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News18 at COP28 | Summit Starts With Draft Text Proposing World Bank as Loss & Damage Fund Host – News18


The World Bank is to be the trustee and host of the Fund’s Secretariat, much to the dismay of developing countries, who opposed it tooth and nail, but ended up “compromising” to reach some kind of consensus. (AP)

A draft text released by the UAE presidency ahead of the opening plenary session of the 28th United Nations Climate Summit (COP28) calls upon the developed countries to lead in committing finance to the crucial Loss and Damage fund. No country, though, is legally obliged to contribute to the fund as of date

News18 at COP28

The 28th United Nations Climate Summit (COP28) has begun in the UAE with a draft text decision on the much-awaited Loss and Damage fund on the table. The new text by the COP28 UAE Presidency, released just ahead of the opening plenary session, calls upon the developed countries to lead in committing finance to the crucial fund.

The much-awaited L&D fund was set up at COP27 in Sharm-el-Sheikh last year to support developing countries particularly vulnerable to adverse effects of climate change. After five rounds of rocky negotiations, the Transitional Committee (TC) met in Abu Dhabi and finally managed to agree on a set of recommendations that are expected to be at the centre of negotiations at the two-week long climate summit.

The overall language of the new text remains somewhat similar to the Committee’s recommendations. The eligibility for access to the fund is limited to “particularly vulnerable” developing countries as before. Nonetheless, the new document also urges developed countries to continue providing voluntary support for activities to address loss and damage, and invites them “to take the lead to provide financial resources for commencing the operationalization of the Fund”. No country, though, is legally obliged to contribute to the fund as of date.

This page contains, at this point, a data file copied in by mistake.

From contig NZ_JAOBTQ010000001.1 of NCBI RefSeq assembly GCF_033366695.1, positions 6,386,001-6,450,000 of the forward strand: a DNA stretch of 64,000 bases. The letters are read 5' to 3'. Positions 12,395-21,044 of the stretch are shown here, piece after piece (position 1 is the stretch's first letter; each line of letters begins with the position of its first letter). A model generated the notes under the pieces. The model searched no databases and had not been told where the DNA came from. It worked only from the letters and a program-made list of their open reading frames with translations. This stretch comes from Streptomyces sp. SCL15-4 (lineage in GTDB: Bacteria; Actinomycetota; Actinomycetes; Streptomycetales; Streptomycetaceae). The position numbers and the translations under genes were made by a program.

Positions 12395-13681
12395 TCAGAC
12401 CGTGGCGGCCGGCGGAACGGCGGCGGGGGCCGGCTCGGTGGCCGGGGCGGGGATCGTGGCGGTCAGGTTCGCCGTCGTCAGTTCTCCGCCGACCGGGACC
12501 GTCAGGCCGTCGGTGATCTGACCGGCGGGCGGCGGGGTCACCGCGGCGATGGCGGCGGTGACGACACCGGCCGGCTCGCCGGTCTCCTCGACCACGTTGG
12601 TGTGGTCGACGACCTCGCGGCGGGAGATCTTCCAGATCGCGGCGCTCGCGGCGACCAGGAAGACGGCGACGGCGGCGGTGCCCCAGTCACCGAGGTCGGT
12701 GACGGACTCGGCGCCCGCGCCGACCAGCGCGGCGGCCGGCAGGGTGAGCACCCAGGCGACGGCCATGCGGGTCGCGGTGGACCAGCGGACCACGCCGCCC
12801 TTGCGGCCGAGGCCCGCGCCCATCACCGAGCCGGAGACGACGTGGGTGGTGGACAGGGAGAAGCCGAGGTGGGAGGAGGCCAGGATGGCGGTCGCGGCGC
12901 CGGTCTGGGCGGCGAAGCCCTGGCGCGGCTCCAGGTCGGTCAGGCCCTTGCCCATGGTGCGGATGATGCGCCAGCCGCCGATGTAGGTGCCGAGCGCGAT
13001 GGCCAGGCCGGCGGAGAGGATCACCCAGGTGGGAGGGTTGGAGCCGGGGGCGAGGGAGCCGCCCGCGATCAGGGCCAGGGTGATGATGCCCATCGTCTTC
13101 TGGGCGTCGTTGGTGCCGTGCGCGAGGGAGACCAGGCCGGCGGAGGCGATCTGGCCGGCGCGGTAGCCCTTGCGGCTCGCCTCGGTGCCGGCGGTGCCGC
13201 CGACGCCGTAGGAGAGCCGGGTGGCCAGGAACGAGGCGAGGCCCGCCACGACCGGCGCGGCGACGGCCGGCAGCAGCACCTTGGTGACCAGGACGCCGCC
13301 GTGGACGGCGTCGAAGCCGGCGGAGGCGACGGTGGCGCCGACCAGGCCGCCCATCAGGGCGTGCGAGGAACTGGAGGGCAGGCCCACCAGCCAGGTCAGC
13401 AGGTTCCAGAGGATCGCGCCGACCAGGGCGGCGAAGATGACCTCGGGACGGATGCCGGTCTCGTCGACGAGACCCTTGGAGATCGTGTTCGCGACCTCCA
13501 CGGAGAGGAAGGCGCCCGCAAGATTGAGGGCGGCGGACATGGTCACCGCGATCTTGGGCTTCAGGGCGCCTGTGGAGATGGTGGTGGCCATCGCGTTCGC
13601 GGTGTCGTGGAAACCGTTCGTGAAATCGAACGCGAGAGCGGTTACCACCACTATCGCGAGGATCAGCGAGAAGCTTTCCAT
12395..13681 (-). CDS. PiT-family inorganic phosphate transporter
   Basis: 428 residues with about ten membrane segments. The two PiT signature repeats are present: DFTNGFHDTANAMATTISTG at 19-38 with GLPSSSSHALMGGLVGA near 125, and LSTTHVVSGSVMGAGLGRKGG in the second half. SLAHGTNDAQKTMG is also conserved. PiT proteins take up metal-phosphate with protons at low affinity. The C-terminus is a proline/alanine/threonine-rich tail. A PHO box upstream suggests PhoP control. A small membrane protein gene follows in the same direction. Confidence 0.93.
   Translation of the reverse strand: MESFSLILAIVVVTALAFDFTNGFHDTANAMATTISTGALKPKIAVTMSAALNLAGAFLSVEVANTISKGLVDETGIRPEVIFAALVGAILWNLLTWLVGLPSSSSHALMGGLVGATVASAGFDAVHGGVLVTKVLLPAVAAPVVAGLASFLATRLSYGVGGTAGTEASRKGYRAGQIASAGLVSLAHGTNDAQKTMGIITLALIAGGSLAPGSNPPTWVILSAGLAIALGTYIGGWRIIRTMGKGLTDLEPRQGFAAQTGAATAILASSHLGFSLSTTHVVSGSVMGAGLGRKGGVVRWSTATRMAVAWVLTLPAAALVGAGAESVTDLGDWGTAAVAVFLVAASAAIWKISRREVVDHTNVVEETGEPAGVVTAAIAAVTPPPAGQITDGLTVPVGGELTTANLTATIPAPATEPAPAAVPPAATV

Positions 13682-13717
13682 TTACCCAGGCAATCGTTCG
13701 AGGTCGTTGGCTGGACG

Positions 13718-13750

Developing countries are confident that the hard-fought fund will get operationalized at COP28, but reiterate the need to enhance its financial scope and necessitate hundreds of billions of dollars annually. Experts say it is critical to establish a process to initially capitalise it and replenish it periodically so that those bearing the brunt of climate disasters are adequately compensated.

India also remains extremely vulnerable to impacts of climate change, and has continued to highlight the need for new and additional financial resources that are among the commitments and responsibilities of the developed countries under UNFCCC and the Paris Agreement.

WHO WILL HOST THE FUND?

Another crucial question is where the fund will be hosted. The Abu Dhabi committee agreed to invite the World Bank to promptly operationalize the fund as a financial intermediary fund for an interim period of four years. The World Bank is to be the trustee and host of the Fund’s Secretariat, much to the dismay of developing countries, who opposed it tooth and nail, but ended up “compromising” to reach some kind of consensus.

Now, the new draft decision suggests that “if the World Bank has not confirmed that it is willing to meet the conditions from developing countries within the next six months, then the Board will launch the selection process for the host country” this year and end at COP29 next year.

But climate activists say the new draft decision also falls short of fully addressing developing nations’ concerns, including the proposal to designate the World Bank as an interim host. “The World Bank has, in principle, agreed to the conditions proposed by developing countries, which include enhanced access and independent decision-making for the fund. It must be held accountable to revise its policies to meet these commitments and to effectively deliver finance to vulnerable communities and countries during its tenure. Any deviation from these commitments must result in the World Bank losing its role as the interim host of the new fund,” said Harjeet Singh, head of global political strategy at Climate Action Network (CAN) International.

NEW BOARD, FIRST MEETING BEFORE JANUARY 31

The proposed fund will be supervised by a 26-member Board with 12 developed and 14 developing countries headed by an Executive Director. The first meeting of the Board of the Fund is required to be held before January 31, 2024 once all voting member nominations have been submitted.

The Board can establish and apply its own eligibility criteria, but in current form, it allows all developing countries to directly access its resources, including through subnational, national and regional entities and through small grant funding for communities, consistently with the policies and procedures to be established by the Board.

The fund aims to provide finance for loss and damages incurred by developing countries due to climate change, such as sea level rise, displacement, relocation, migration, and the need for climate-resilient reconstruction and recovery.



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